Tourists flee­ing Tu­nisia af­ter at­tack

The coun­try’s lead­ers launch new se­cu­rity mea­sures af­ter a mas­sacre at a re­sort.

Los Angeles Times - - THE WORLD - By Laura King and Amro Has­san Times staff writer King re­ported from Cairo and spe­cial cor­re­spon­dent Has­san from Ber­lin.

CAIRO — As hun­dreds of fright­ened tourists f led Tu­nisia on Satur­day, the North African coun­try’s lead­ers an­nounced strin­gent new se­cu­rity mea­sures in re­sponse to a mas­sacre at a pop­u­lar Mediter­ranean re­sort that left at least 38 peo­ple dead, nearly two-thirds of them Bri­tish visi­tors.

The mass shoot­ing on Fri­day in the coastal city of Sousse was the worst ter­ror­ist strike in the mod­ern history of Tu­nisia, which had been con­sid­ered an is­land of rel­a­tive sta­bil­ity in an in­creas­ingly volatile re­gion.

Within hours of the at­tack, diplo­mats, air­lines and tour op­er­a­tors stepped in to pro­vide bus trans­porta­tion from the ho­tel and neigh­bor­ing re­sorts to the near­est air­port for f lights out. More than a dozen evac­u­a­tion f lights took off overnight and at least 10 more were sched­uled Satur­day, Agence France-Presse re­ported. It said at least 2,500 for­eign visi­tors were ex­pected to be repa­tri­ated by day’s end.

Else­where in the re­gion, the Per­sian Gulf emi­rate of Kuwait de­clared a na­tional day of mourn­ing for vic­tims of its own tragedy, the bomb­ing on Fri­day of a crowded Shi­ite mosque. The death toll in that strike, the first of its kind in Kuwait, rose to 27, with more than 200 in­jured. Is­lamic State claimed re­spon­si­bil­ity for the strike.

The mil­i­tant group also said it was re­spon­si­ble for the at­tack in Tu­nisia. Is­lamic State had also as­serted that it car­ried out a deadly at­tack in March on a land­mark mu­seum in the cap­i­tal, Tu­nis, though that claim was called into ques­tion by Tu­nisian author­i­ties, who blamed an Al Qaeda off­shoot in­stead.

The mu­seum at­tack left more than 20 peo­ple dead, and most of those vic­tims, too, were Euro­pean tourists.

Tu­nisian author­i­ties em­pha­sized that the mo­tives and meth­ods in Fri­day’s as­sault re­mained un­der in­ves­ti­ga­tion. The one known as­sailant, shot dead by se­cu­rity forces, was iden­ti­fied as a stu­dent at a univer­sity in Kairouan, an in­land city known for piety.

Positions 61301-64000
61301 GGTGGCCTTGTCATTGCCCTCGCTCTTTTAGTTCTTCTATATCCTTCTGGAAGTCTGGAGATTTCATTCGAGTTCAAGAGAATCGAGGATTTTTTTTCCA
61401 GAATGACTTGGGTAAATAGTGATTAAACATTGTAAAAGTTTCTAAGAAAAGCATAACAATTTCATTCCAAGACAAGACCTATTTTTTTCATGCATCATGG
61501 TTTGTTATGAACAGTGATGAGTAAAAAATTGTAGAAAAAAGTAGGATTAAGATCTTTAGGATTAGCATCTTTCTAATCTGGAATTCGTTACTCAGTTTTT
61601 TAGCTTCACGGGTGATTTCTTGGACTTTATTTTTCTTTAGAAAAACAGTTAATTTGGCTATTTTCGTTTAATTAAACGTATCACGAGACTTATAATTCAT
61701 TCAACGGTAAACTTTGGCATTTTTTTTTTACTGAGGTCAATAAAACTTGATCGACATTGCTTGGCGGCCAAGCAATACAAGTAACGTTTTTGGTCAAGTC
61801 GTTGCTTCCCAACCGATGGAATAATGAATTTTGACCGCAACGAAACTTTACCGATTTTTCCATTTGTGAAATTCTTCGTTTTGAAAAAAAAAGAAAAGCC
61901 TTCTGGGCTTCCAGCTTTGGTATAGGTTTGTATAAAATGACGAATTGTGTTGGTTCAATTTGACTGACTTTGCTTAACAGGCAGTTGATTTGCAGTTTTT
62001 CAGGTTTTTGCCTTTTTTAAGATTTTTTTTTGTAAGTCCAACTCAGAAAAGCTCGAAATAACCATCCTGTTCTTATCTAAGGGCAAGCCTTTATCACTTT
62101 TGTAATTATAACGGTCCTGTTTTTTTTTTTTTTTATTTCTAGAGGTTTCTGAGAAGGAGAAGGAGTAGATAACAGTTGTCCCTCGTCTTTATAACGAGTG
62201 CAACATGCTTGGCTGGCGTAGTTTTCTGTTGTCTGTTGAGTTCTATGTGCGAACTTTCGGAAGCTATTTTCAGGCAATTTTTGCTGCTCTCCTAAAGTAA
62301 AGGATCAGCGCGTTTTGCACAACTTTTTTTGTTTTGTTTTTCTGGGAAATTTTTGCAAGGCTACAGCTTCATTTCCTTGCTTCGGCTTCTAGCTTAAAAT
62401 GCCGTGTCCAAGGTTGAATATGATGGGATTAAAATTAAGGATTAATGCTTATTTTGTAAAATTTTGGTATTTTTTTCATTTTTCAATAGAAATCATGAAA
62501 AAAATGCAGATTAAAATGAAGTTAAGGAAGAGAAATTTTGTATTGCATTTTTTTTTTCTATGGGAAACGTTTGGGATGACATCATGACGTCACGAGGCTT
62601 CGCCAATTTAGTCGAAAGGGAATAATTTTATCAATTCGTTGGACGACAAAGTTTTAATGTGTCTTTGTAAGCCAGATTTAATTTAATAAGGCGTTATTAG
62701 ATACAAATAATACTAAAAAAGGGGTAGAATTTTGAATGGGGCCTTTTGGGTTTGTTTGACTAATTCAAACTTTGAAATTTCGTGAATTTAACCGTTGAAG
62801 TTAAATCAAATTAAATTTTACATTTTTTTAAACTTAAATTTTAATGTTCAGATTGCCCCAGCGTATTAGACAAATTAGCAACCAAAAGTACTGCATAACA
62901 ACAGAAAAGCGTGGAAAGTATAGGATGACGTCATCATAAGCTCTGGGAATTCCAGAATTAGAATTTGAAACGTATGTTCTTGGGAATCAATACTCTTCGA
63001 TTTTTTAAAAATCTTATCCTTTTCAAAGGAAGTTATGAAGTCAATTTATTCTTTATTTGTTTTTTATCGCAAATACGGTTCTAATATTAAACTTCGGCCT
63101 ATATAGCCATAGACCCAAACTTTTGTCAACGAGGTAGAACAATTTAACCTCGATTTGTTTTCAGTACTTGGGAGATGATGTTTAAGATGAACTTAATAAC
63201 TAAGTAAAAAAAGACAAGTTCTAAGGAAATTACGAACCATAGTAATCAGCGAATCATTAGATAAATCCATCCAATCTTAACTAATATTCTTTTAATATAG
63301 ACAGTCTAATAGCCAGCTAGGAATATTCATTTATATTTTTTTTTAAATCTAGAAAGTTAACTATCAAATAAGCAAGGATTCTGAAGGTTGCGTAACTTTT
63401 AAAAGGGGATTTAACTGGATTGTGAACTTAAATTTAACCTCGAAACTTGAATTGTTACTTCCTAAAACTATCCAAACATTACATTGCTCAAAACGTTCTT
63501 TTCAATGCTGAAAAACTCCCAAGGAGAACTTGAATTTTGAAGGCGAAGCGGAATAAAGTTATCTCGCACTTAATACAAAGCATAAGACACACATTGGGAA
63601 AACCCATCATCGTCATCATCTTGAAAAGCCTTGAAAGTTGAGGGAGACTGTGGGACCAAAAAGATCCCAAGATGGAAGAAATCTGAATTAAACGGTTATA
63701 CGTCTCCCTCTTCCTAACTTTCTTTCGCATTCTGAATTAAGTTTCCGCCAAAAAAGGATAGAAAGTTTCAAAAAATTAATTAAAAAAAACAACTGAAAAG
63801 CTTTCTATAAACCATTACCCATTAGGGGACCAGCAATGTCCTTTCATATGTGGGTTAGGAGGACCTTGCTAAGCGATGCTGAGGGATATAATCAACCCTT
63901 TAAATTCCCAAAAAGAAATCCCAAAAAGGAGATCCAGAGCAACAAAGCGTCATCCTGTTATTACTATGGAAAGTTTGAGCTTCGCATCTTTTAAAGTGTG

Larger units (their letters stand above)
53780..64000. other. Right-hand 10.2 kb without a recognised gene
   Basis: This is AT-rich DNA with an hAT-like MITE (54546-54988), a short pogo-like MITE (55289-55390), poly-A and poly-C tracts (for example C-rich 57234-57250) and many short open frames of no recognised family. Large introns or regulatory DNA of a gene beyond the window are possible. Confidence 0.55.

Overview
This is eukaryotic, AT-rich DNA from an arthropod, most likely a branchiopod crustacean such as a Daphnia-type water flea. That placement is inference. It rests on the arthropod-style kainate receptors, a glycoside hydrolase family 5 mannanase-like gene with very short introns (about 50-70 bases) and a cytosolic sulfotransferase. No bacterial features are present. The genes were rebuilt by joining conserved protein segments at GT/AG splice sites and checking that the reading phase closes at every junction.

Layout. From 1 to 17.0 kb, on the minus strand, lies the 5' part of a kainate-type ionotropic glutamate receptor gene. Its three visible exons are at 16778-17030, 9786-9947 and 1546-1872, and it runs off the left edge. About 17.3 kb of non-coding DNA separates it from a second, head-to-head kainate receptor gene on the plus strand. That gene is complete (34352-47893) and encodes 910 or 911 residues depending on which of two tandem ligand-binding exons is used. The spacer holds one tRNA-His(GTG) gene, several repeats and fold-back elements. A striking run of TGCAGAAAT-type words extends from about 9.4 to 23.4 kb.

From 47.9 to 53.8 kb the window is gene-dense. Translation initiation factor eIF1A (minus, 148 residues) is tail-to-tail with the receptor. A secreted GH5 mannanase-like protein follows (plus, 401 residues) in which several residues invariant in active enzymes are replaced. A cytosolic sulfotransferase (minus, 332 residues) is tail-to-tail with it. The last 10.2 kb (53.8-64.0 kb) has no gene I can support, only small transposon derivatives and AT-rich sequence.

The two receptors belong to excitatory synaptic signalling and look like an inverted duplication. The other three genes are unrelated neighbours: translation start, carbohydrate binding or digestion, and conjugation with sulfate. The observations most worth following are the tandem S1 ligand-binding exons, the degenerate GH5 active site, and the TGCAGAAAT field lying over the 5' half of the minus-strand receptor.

The gun­man dis­guised him­self as a beach­goer, in shorts and a T-shirt, and used a beach um­brella to con­ceal his Kalash­nikov as­sault rif le. Ter­ri­fied swim­mers and sun­bathers scat­tered as he raked the ho­tel beach and pool area with gun­fire.

In a tri­umphal­ist state­ment is­sued hours af­ter the at­tack, Is­lamic State as­serted online that it had tar­geted “in­fi­dels” at the sea­side re­sort, adding that the vic­tims were “mostly from Cru­sader coun­tries that are fight­ing … the Caliphate,” a ref­er­ence to the group’s self­de­clared state in parts of Iraq and Syria.

Tu­nisian of­fi­cials an­nounced Satur­day that the 38 dead in the Sousse shoot­ings in­cluded 24 Bri­tons — a toll that Bri­tish Prime Min­is­ter David Cameron had warned his public to ex­pect as the mag­ni­tude of the as­sault be­came clear. The tar­geted ho­tel was pop­u­lar with pack­age tours orig­i­nat­ing in the United King­dom.

The oth­ers killed in­cluded seven Tu­nisians, three Bel­gians, a Rus­sian, a Ukrainian and a Ger­man, said Kamel Jen­doubi, a Tu­nisian gov­ern­ment min­is­ter. One vic­tim’s na­tion­al­ity had not been de­ter­mined, he said, though Ir­ish author­i­ties had pre­vi­ously said one Ir­ish woman was killed.

Height­ened safety mea­sures un­veiled at an overnight news con­fer­ence by Prime Min­is­ter Habib Es­sid in­cluded the mo­bi­liza­tion of army re­servists for de­ploy­ment to tourist-heavy ar­eas such as beach re­sorts and ar­chae­o­log­i­cal sites. Es­sid also said about 80 mosques op­er­at­ing out­side of­fi­cial con­trols and ac­cused of “spread­ing venom” would be shut down.

The prime min­is­ter also hinted at the pos­si­bil­ity of a broader crack­down on po­lit­i­cal par­ties and other en­ti­ties act­ing “out­side the con­sti­tu­tion,” a move that could prompt a back­lash from Tu­nisia’s siz­able Is­lamist bloc.

Is­lamists won power at the polls af­ter the coun­try’s 2010-11 upris­ing, which set off a wave of pro-democ­racy re­volts across the re­gion. But af­ter a dis­as­trous run at rul­ing Tu­nisia, the Is­lamists ceded power and agreed to work in co­op­er­a­tion with a sec­u­lar-minded ad­min­is­tra­tion.

Still reel­ing from the March mu­seum at­tack, Tu­nisia now faces a heavy new blow to its tourist trade, a main­stay of the fal­ter­ing econ­omy.

Eco­nomic dis­con­tent was a driv­ing force be­hind the upris­ing against long­time dic­ta­tor Zine el Abidine ben Ali that erupted nearly five years ago, and chronic job­less­ness among young men is viewed as height­en­ing the lure of Is­lamic ex­trem­ism.

Tu­nisia has been the source of thou­sands of Is­lamic State re­cruits for the bat­tle­field in Syria, and author­i­ties fear their re­turn home could have a deeply desta­bi­liz­ing ef­fect.

Chaos in neigh­bor­ing Libya has also rat­tled Tu­nisia; the mu­seum at­tack­ers were re­ported to have re­ceived train­ing there.

Jeff J Mitchell Getty Im­ages

AT THE BEACH near the Im­pe­rial Marhaba ho­tel, a woman brings f low­ers to a me­mo­rial. A gun­man killed at least 38 peo­ple, nearly two-thirds from Bri­tain.

Darko Vo­ji­novic As­so­ci­ated Press

TU­NISIAN sol­diers keep watch near the site of the at­tack, for which Is­lamic State claimed re­spon­si­bil­ity.


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